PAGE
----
We parked at the port of Alghero, where Alan discovered a fish market. Some of the fish and lobsters were still alive, but without any water. I found that very cruel. Alan was rather happy about the freshness of the fish. He cooked one slice of some kind of sword fish. That was very delicious.
We spent a long time at the tourist office because the women gave us so detailed information.
We started with Grotto di Nettuno (Neptune‘s Cave), about 40 min West of Alghero. The name derives from the people‘s believe that the cave was Neptune‘s home. It was discovered by fishermen and opened to the public in 1950. Stalagtites take 100 years to grow 1 cm from above, stalagmites take 200-300 years.
We took 654 steps down to get to the cave. Wilma had found 1 Euro in Milan. Now, on the hike to the cave, she said „It smells like money“ and started searching. In the end, there was really money in the pools of the cave ;o)
When we came out, a thunderstorm was going on, making it quite cozy to wait at the exit, sheltered under rocks.
When we finally decided to walk up, the rain wasn‘t as bad as it had looked like. It was rather comfortable on the strenuous hike up. When the rain turned into pouring, we first wanted to take some shelter. But then lightning struck right in front of us into the rock or a cable in the rock, we decided to run all the way up. We were dripping wet but not hurt.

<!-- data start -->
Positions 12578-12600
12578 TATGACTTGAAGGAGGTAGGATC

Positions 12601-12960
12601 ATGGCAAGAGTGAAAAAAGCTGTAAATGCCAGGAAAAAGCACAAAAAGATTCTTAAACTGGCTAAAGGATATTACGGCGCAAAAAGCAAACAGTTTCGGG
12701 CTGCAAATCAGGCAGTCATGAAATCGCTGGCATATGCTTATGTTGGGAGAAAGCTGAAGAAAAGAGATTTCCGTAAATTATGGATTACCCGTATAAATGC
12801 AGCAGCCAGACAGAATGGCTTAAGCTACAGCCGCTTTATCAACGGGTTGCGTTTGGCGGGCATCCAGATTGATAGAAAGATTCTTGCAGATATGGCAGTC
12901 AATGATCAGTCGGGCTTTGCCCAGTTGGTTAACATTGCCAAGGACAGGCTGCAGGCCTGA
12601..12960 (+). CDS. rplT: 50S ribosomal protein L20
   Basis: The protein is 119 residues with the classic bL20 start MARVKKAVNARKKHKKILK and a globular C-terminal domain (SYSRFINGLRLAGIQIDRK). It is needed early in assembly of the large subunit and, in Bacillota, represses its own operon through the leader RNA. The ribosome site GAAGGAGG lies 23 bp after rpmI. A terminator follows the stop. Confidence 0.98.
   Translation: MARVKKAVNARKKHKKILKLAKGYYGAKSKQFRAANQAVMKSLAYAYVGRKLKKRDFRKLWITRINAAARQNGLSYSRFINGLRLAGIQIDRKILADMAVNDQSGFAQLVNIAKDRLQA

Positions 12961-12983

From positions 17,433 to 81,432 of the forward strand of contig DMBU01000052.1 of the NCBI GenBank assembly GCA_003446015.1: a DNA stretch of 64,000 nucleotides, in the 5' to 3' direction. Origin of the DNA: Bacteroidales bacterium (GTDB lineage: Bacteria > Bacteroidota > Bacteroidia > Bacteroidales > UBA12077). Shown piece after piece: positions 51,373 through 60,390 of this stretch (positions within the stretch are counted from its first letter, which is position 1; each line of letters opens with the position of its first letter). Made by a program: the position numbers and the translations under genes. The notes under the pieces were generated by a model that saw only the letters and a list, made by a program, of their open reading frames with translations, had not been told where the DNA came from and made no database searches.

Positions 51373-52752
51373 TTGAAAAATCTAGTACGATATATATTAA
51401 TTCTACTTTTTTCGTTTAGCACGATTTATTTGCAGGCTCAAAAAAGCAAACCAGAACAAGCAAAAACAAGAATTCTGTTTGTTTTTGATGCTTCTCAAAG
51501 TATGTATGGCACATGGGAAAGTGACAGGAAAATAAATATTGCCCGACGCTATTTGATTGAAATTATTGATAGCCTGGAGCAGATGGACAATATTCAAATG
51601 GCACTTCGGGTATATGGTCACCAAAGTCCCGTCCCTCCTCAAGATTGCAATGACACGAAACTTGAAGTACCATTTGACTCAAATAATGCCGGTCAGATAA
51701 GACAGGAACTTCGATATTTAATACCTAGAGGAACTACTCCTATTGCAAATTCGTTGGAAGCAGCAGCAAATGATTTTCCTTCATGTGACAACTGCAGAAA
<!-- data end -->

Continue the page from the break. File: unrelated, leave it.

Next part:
Since other points to visit were closed, our next stop was a large area of interconnected towers, everything built of big rocks – Palmavera Nuraghe. The towers served as watch and defense towers.
Our kids had a lot of fun exploring the different chambers and finding their way out of the maze. However, the watching woman shouted at them that running was forbidden here – „too dangerous!“
Evening walk through Alghero, even the churches were still open.
We had pizza on the city wall.